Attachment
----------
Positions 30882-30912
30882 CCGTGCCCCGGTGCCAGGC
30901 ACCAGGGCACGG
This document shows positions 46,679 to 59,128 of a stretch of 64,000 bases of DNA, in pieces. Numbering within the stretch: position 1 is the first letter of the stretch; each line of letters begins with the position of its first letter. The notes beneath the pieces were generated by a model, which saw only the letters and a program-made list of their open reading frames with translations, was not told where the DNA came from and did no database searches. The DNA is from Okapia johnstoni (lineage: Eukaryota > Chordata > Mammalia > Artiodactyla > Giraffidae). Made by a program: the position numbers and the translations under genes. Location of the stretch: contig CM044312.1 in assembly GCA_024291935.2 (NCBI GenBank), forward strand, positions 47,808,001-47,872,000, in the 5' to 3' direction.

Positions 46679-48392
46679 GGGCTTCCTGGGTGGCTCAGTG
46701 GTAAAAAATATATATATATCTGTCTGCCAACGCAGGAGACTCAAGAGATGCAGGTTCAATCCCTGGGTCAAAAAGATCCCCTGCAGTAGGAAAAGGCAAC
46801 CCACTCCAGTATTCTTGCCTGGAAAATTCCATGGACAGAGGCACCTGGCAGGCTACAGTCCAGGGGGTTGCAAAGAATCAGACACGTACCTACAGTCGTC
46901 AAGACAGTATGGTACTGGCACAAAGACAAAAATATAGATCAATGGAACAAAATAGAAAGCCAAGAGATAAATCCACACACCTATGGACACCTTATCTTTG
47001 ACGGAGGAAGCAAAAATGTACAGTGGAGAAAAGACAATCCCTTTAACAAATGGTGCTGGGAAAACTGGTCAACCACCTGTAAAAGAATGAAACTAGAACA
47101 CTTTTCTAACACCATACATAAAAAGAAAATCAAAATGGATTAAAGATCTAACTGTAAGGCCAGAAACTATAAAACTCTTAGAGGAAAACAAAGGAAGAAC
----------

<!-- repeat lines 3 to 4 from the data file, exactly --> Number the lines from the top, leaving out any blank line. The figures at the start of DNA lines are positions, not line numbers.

30901 ACCAGGGCACGG
This document shows positions 46,679 to 59,128 of a stretch of 64,000 bases of DNA, in pieces. Numbering within the stretch: position 1 is the first letter of the stretch; each line of letters begins with the position of its first letter. The notes beneath the pieces were generated by a model, which saw only the letters and a program-made list of their open reading frames with translations, was not told where the DNA came from and did no database searches. The DNA is from Okapia johnstoni (lineage: Eukaryota > Chordata > Mammalia > Artiodactyla > Giraffidae). Made by a program: the position numbers and the translations under genes. Location of the stretch: contig CM044312.1 in assembly GCA_024291935.2 (NCBI GenBank), forward strand, positions 47,808,001-47,872,000, in the 5' to 3' direction.